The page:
Knock-Kneed Chicken… or more properly referred to as Flat Roasted Chicken
(but what fun is that?)
A nice, petite, juicy, organic, free-range chicken, preferably left out for an hour or two
A buttload of fresh herbs like tarragon, sage, thyme, oregano, and rosemary
5-10 large cloves of garlic, skins intact, slightly squished
1 Meyer lemon (or half or all of a regular lemon if you can’t get a Meyer), sliced
Kosher salt and freshly cracked black pepper
Preheat your oven to 375F and place your rack in the middle position.
Remove all disgusting gizzards and excess fat or skin from the chicken, wash, and pat dry. Using poultry shears, have your significant other cut from the bottom cavity to the neck along side the spine (because ew, I don’t want to do that). You are not halving the entire chicken here, just cutting through along the back. Have said significant other wrap his/her fingers into the cut he/she just made, and while flipping it over so that it’s breast up, pull it open and flatten the chicken down. You may hear ribs cracking… yum. This will give the chicken the appearance of having knocked knees and a big ass, almost like it’s doing the chicken dance (and hence why I like to call it that). You can always roast a chicken the old fashioned way, but flat roasting in this fashion speeds up the roasting time a bit and makes it look cool. Hells yes to that.
In a pan or large casserole dish, line the bottom with parchment paper. Spread out the garlic cloves so that they will be under the chicken, and lay a bed of herbs and lemon slices down. I like to scrunch the herbs as I lay them. Rub a little olive oil on your mangled chicken, then sprinkle with a generous amount of salt and pepper inside the cavity and all over the skin. Lay it on the bed of herbs, garlic, and lemons. Lay a few more slices of lemon on top, and place a ton more herbs on top of the chicken, covering the lemon slices (otherwise they will burn). Think of it as making it a little garden bed and tucking it in for it’s final slumber (mwahaha).
Get that bird in the oven! She’s all dressed up and ready to party! Your cooking time will depend on the weight of your chicken, but I try to go with small chickens (4 lbs) that generally take 50-60 minutes. Crank up the heat to 400F for the last 15 minutes to brown the chicken more. Government sources will tell you to cook poultry to 180F at the breast (190F at the thigh), but any cook worth their salt will tell you FUCK THAT. That’s overcooked and you run the risk of dry breast meat, sucka! Down with big brother! It is actually okay to not have your poultry meat cooked to stark whiteness. I cook to 170-175F, or when the juices run clear and a little incision at the thigh to look at the meat satisfies me. I usually time for 45 minutes and check in every 10 minutes after that. If you go with 5-6 lbs, expect 1.5 hours.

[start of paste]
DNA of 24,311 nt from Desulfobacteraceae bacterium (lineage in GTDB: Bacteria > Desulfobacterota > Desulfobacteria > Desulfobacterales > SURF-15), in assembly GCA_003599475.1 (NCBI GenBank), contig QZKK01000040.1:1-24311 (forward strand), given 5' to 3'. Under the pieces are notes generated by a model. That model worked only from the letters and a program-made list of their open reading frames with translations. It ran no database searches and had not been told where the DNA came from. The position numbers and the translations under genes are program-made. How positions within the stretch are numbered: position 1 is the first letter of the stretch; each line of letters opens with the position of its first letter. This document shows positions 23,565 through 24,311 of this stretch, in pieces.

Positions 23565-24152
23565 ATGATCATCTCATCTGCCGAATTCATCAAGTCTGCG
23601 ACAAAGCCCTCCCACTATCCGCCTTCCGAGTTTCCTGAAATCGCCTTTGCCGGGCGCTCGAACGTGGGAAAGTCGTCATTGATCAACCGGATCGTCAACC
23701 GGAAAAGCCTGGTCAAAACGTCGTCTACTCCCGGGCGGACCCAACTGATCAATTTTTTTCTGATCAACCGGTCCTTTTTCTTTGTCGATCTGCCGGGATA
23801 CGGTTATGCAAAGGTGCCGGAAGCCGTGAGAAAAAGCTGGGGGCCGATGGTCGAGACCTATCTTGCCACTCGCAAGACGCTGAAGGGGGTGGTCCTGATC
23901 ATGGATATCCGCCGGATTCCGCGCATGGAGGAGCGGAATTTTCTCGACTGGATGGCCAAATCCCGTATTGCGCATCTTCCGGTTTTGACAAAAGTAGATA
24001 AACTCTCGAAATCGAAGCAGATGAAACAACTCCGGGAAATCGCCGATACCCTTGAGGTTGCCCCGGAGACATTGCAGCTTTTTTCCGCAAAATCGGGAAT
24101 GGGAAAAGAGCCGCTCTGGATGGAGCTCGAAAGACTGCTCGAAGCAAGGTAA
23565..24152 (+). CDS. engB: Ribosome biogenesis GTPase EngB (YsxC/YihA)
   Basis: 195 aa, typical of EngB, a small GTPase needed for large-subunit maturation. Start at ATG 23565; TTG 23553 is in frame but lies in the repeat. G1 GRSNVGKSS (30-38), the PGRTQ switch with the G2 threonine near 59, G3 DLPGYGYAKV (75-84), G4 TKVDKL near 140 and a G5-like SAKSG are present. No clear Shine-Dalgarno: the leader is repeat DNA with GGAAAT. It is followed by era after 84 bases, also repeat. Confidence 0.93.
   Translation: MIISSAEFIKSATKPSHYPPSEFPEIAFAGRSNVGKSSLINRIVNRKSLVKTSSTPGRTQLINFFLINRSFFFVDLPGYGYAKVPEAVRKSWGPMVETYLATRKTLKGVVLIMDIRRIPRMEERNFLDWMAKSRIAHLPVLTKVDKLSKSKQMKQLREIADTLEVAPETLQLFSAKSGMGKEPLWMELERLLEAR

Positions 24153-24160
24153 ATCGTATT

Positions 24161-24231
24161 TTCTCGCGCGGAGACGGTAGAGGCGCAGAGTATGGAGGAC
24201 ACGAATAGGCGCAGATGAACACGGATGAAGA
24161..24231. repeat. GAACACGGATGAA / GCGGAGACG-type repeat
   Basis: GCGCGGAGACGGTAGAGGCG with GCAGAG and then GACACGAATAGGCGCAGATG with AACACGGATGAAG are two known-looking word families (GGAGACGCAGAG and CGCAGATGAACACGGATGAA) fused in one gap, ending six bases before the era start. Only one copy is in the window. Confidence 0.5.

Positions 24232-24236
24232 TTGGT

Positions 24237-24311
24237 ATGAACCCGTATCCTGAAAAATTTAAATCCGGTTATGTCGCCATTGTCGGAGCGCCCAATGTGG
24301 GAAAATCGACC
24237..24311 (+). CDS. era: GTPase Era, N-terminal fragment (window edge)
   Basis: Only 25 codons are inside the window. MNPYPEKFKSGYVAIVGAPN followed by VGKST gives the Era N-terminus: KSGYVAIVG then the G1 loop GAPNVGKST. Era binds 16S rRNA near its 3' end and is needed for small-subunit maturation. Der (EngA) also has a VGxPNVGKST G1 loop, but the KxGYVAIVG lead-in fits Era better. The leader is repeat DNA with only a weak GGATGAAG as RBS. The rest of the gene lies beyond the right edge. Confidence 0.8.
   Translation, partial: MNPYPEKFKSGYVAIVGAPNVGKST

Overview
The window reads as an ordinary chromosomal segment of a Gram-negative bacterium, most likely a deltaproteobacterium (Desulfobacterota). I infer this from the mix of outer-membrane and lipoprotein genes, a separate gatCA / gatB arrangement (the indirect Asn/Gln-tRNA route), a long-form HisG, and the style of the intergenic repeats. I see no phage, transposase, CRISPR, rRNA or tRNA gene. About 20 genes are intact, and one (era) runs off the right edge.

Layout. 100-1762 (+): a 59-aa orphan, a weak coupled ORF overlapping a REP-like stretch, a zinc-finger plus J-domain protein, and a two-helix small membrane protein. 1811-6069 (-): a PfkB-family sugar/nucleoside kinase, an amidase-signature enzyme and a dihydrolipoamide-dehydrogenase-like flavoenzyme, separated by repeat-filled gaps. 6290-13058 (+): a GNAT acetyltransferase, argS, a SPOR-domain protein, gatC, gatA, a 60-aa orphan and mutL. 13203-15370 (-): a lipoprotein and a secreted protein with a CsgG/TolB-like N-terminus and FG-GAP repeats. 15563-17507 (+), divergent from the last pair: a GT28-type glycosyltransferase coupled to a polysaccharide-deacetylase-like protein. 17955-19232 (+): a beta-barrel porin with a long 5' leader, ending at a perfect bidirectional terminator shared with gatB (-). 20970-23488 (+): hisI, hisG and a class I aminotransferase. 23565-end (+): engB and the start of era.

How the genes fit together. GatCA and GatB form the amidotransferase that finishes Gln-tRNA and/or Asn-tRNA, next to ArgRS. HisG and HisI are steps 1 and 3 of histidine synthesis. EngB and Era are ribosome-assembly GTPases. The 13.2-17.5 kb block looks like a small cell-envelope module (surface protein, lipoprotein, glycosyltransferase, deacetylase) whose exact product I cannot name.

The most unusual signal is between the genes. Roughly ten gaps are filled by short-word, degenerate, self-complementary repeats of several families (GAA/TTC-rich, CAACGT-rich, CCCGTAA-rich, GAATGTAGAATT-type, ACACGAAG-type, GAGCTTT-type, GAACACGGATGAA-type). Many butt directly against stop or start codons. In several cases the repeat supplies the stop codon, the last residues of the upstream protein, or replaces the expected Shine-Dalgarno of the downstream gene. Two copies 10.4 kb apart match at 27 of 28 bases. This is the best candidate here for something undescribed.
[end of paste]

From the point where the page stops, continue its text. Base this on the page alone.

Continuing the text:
When it’s done remove it from the oven, cover in foil, and allow it to rest for 10 minutes. She needs a little beauty rest after all that tanning, after all (actually, you’re allowing the meat to reabsorb some of the juices). Pick off all the now blackened herbs and lemon slices. Carve as desired and move the chicken to a serving plate. All that garlic you put in the bottom? It’s all roasted now and marinated in delicious lemony, herby, chicken fat goodness. Place the garlic cloves on the serving dish so you can eat them with the chicken or spread on some crusty bread, however you prefer it.
Leftover roasted chicken makes for awesome fried rice. That is usually what we have the next day 😉
A shload of herbs: